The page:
NASN is uniquely qualified to address Priority 1 – School Health Services because of its history navigating the complexities of the “hidden healthcare system” in schools, and delivering programs, policies, and practices that impact student health equity. NASN proposes to use its reach to over 55,000 school health stakeholders, a network of 50 affiliate school nurse organizations, 17,000 NASN members, and an extensive network of collaborating organizations to achieve the outcomes for Priority 1.
The COVID-19 pandemic unveiled how unmet social needs and community social determinants of health exacerbate physical, mental, and behavioral health needs of students and school staff. Schools and school nurses are increasingly being recognized as a community-based asset for achieving health equity for students and staff. School nurses are members of the interdisciplinary team of specialized instructional support personnel in schools; they are public health sentinels, essential to expanding access to health care for students.
NASN’s proposed project will improve the health and well-being of students and school staff by supporting CDC-funded State Education Agencies, districts, schools, and school nurses across the country in with evidence-based policies, practices, and programs that expand access to physical, mental, and behavioral health services, and improve the delivery of school health services to students in underserved communities, using school nurses as the fulcrum.
The following outcomes will help reach the long-term outcome of increased physical, mental, and emotional well-being among students and school staff in under-resourced communities: Increased use of evidence-based tools and resources that promote health equity; increased adoption and implementation of evidence-based school health policies, practices, and programs to address physical, mental, and behavioral health; and demonstrated expansion of school-based physical, mental and behavioral school health services in a minimum of five districts with pronounced inequities in student health.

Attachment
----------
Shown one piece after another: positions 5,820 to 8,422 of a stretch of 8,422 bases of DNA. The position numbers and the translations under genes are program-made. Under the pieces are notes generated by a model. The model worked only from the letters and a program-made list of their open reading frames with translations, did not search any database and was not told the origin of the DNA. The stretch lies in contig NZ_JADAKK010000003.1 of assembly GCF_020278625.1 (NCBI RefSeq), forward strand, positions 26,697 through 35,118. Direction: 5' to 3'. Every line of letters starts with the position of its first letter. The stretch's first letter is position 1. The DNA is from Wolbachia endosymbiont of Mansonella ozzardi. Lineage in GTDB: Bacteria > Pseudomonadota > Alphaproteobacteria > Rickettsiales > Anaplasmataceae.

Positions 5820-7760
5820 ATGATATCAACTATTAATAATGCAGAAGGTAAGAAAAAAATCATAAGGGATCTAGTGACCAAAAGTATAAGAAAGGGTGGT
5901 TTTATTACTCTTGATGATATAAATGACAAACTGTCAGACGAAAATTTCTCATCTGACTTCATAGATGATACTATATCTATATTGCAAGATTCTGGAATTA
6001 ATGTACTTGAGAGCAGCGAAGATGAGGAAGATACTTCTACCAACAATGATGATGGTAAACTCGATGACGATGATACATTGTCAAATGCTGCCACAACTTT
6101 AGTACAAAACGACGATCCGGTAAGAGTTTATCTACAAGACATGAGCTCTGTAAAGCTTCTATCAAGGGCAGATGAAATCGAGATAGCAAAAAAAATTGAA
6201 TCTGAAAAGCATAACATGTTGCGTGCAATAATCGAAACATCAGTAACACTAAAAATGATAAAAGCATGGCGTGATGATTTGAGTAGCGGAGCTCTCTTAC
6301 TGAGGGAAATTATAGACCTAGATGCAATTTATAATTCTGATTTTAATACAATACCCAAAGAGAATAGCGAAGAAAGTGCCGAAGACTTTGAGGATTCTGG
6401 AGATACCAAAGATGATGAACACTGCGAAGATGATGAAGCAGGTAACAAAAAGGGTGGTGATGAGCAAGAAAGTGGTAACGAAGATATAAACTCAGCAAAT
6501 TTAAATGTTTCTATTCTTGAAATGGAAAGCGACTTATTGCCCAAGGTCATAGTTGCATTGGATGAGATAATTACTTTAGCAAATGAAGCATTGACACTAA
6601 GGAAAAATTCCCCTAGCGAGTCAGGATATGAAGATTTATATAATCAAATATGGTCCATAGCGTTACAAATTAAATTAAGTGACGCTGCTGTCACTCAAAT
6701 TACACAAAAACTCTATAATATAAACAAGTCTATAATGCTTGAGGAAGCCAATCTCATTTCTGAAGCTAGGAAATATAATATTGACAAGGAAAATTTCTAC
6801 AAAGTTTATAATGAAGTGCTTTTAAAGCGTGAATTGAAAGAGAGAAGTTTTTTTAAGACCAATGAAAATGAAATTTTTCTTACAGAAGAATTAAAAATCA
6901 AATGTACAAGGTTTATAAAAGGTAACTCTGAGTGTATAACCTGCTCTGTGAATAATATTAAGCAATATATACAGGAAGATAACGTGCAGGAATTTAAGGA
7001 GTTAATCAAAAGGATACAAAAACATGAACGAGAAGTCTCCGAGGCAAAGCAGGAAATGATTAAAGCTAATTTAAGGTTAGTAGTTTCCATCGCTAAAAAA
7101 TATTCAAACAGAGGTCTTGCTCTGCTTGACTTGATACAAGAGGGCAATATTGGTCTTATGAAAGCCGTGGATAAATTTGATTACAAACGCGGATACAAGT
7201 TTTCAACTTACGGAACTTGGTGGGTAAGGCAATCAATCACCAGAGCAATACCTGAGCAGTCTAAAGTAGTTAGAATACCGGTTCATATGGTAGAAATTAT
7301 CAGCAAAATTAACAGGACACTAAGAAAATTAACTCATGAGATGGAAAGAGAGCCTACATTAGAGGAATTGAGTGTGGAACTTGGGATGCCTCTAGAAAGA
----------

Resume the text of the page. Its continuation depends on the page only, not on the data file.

NASN will use four strategies, building on the efforts, partnerships, and resources developed in the previous CDC cooperative agreement (DP16-1601): (1) Professional development and technical assistance targeting school nurses to address physical, mental, and behavioral health using a health equity lens to reach underserved school communities. (2) Broad dissemination of evidence-based tools and resources for school nurses to advance equity in school health services using a Multi-Tiered System of Support approach, which aligns with the three levels of prevention integral to school nursing practice. (3) Sustaining and building new partnerships to expand access to health services. An emphasis Year 1 will be collaborating with partners with expertise addressing social needs and community social determinants of health. (4) Implementation of technical assistance to assess and strengthen school health services in five targeted school districts that have pronounced inequities in student health. Lessons learned will be made available beyond the target districts to further reach underserved communities.
Our approach will address all three levels of prevention: primary (promoting/role modeling healthy behaviors to build protective factors), secondary (case finding, screening, community referrals, ongoing surveillance, insurance access), and tertiary (case management).
Target audiences for this work will be CDC-funded SEAs, districts, schools, OST programs, and NASN’s constituents. SEAs in MN, NM, and WA have consented to provide districts with pronounced inequities in student health in Year 1 to provide intensive support to implement school health policies, practices, and programs within a WSCC framework. These three states were chosen to build on relationships forged with the previous DP16-1601 work and to provide continued support for the management of chronic health conditions in schools.